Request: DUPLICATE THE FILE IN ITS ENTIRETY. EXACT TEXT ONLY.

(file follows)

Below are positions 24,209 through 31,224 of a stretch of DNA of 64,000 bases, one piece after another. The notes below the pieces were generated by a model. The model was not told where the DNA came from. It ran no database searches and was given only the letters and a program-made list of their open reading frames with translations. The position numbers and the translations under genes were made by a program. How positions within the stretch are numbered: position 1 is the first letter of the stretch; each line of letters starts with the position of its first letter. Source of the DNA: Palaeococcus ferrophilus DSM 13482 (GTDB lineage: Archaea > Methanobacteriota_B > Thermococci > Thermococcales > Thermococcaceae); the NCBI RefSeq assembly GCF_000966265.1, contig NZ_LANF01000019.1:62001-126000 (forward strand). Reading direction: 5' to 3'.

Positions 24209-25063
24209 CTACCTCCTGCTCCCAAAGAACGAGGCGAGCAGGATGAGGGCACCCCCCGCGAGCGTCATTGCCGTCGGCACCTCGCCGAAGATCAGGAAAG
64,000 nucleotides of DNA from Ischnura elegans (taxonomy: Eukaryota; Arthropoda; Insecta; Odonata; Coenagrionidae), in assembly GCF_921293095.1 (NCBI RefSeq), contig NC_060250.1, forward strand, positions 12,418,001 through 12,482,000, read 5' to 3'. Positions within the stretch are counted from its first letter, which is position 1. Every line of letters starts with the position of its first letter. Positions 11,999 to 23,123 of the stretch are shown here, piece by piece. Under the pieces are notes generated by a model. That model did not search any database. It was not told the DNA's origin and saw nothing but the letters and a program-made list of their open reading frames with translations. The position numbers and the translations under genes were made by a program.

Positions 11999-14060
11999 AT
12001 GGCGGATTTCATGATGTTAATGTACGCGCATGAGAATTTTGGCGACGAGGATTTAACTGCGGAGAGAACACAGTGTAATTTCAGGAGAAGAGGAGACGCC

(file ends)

Below are positions 24,209 through 31,224 of a stretch of DNA of 64,000 bases, one piece after another. The notes below the pieces were generated by a model. The model was not told where the DNA came from. It ran no database searches and was given only the letters and a program-made list of their open reading frames with translations. The position numbers and the translations under genes were made by a program. How positions within the stretch are numbered: position 1 is the first letter of the stretch; each line of letters starts with the position of its first letter. Source of the DNA: Palaeococcus ferrophilus DSM 13482 (GTDB lineage: Archaea > Methanobacteriota_B > Thermococci > Thermococcales > Thermococcaceae); the NCBI RefSeq assembly GCF_000966265.1, contig NZ_LANF01000019.1:62001-126000 (forward strand). Reading direction: 5' to 3'.

Positions 24209-25063
24209 CTACCTCCTGCTCCCAAAGAACGAGGCGAGCAGGATGAGGGCACCCCCCGCGAGCGTCATTGCCGTCGGCACCTCGCCGAAGATCAGGAAAG
64,000 nucleotides of DNA from Ischnura elegans (taxonomy: Eukaryota; Arthropoda; Insecta; Odonata; Coenagrionidae), in assembly GCF_921293095.1 (NCBI RefSeq), contig NC_060250.1, forward strand, positions 12,418,001 through 12,482,000, read 5' to 3'. Positions within the stretch are counted from its first letter, which is position 1. Every line of letters starts with the position of its first letter. Positions 11,999 to 23,123 of the stretch are shown here, piece by piece. Under the pieces are notes generated by a model. That model did not search any database. It was not told the DNA's origin and saw nothing but the letters and a program-made list of their open reading frames with translations. The position numbers and the translations under genes were made by a program.

Positions 11999-14060
11999 AT
12001 GGCGGATTTCATGATGTTAATGTACGCGCATGAGAATTTTGGCGACGAGGATTTAACTGCGGAGAGAACACAGTGTAATTTCAGGAGAAGAGGAGACGCC